Multi-generational Effects of Prenatal and Early Life Access to SNAP
Research Center: Tufts University/University of Connecticut (UConn) RIDGE Program
Investigator: Page, Marianne and Chloe East
Institution: University of California, Davis
Marianne PageUniversity of California, DavisDepartment of Economics1 Shields AvenueDavis, CA 95616
There is substantial evidence that health and socioeconomic inequalities persist across generations. Poor children begin life with significant health and academic disadvantages compared to non-poor children, and these gaps widen as children age. By the time the children enter adulthood, individuals who grow up in low-income families are more likely to exhibit a number of chronic health conditions, including obesity and diabetes, and are more likely to grow up to experience poor labor market outcomes. Recent research finds that early life access to the Supplemental Nutrition Assistance Program (SNAP) may help alter these trajectories, however: In-utero and early childhood access to SNAP has been shown to reduce the incidence of metabolic syndrome in adulthood and increase self-sufficiency.
This study builds on these recent findings to consider whether the benefits of SNAP also persist to later generations. Literature in the biological sciences, economics and child development all predict that the causal impacts of effective nutrition interventions should spill over onto offspring. First, the effects of improved prenatal nutrition on exposed children’s health may transmit to later generations’ health through direct biological processes. Second, improvements in later life economic outcomes that result from early life nutrition programs will facilitate individuals’ ability to invest in their offspring’s health. SNAP may also indirectly affect the later generation’s outcomes by changing treated individuals’ fertility.
In spite of these predictions, to date, little is known about the extent to which public policies like SNAP alter multigenerational linkages. As SNAP currently reaches approximately 20 percent of U.S. children, the program has significant potential to reduce heath and socioeconomic disparities that persist across generations. Evidence of substantive, generationally persistent effects, would also suggest that existing cost-benefit analyses underestimate the SNAP’s true value.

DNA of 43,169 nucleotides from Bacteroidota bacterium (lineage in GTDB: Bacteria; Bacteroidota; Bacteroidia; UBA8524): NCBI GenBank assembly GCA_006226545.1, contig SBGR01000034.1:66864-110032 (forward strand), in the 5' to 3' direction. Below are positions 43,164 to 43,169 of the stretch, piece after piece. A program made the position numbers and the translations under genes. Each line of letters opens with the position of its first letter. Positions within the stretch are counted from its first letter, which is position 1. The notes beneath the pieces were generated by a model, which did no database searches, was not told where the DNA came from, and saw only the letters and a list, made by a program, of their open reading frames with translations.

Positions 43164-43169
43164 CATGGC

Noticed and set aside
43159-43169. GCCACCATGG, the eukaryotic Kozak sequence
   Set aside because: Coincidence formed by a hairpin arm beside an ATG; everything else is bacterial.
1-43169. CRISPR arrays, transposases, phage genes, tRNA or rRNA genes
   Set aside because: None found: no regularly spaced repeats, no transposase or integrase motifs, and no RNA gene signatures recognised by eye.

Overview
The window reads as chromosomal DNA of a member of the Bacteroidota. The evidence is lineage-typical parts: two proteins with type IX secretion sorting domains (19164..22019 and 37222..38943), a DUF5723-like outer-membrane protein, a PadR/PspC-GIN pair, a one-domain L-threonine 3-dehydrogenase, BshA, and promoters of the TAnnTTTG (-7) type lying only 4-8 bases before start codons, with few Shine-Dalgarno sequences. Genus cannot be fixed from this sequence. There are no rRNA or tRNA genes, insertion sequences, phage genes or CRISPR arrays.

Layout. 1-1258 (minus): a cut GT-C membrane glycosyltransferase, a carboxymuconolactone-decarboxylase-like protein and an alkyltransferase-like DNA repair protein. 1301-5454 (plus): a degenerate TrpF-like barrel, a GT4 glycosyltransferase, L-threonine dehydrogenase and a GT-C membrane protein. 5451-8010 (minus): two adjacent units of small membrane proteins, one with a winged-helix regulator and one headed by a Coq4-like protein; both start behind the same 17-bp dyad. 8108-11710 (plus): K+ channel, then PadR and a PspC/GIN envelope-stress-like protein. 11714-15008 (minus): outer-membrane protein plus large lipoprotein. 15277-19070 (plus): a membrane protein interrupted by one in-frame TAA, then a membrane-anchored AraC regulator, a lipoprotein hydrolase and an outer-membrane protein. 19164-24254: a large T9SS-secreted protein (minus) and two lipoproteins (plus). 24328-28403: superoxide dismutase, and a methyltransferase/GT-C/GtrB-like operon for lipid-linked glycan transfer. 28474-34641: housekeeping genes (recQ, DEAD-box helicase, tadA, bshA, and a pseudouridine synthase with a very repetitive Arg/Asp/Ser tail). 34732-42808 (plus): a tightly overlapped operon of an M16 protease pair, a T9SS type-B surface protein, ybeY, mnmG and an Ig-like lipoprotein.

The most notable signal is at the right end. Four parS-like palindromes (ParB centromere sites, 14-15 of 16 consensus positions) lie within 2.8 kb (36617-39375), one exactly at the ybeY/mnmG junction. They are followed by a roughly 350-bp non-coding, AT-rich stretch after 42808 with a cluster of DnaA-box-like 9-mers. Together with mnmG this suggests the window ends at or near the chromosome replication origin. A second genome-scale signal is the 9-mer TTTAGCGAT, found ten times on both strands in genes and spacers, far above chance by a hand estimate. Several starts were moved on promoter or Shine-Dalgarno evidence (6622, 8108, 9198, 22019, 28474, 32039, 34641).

This study uses sharp differences in the county-by-county timing of SNAP (formerly called Food Stamp) program roll-out between 1961 and 1975 to create “treatment” and “control” groups.
These treatment and control groups are then used to identify the effects of early life food assistance on individuals’ later life health, and the health of their eventual offspring. The identification strategy builds on previous work documenting that the timing of counties’ program adoption was quasi-random. The hypothesis is that infants born in counties that had already adopted Food Stamps experienced a healthier in-utero environment than infants born before the program was implemented, and that their improved health lead to better health in the next generation.
California Vital Statistics Natality files were used to match information provided on the birth certificates of women born in California during the 1960s and 1970s, when the Food Stamp program was in the process of being adopted, to health information provided on the (California) birth certificates of their eventual offspring. The study examines first and second-generation birthweight, which is known to be a strong predictor of later life health and labor market success. The study also examines whether early childhood access to Food Stamps affected later life fertility. This is important, as changes in fertility could be driven by changes in infant survival: Increases in survival will generally be driven by infants on the margin, who will be on the low end of the birth-weight distribution, which may lead to a decline in the second generation’s average birth weight. The study focuses on event study research designs that control for time invariant county characteristics, and national “shocks” as well as county specific-time varying measures of welfare spending and economic conditions.
The results suggest that in utero and early life exposure to the Food Stamp program during its initial rollout period led to improvements in the “first generation’s” health at birth. This result is consistent with evidence from previous studies. Among later offspring (the “second generation”) average birth weight was lower for treated cohorts than for untreated cohorts, but fertility was higher. These results are suggestive of “selection effects,” whereby access to SNAP during the prenatal period improves females’ later reproductive health. Future research will investigate this potential mechanism.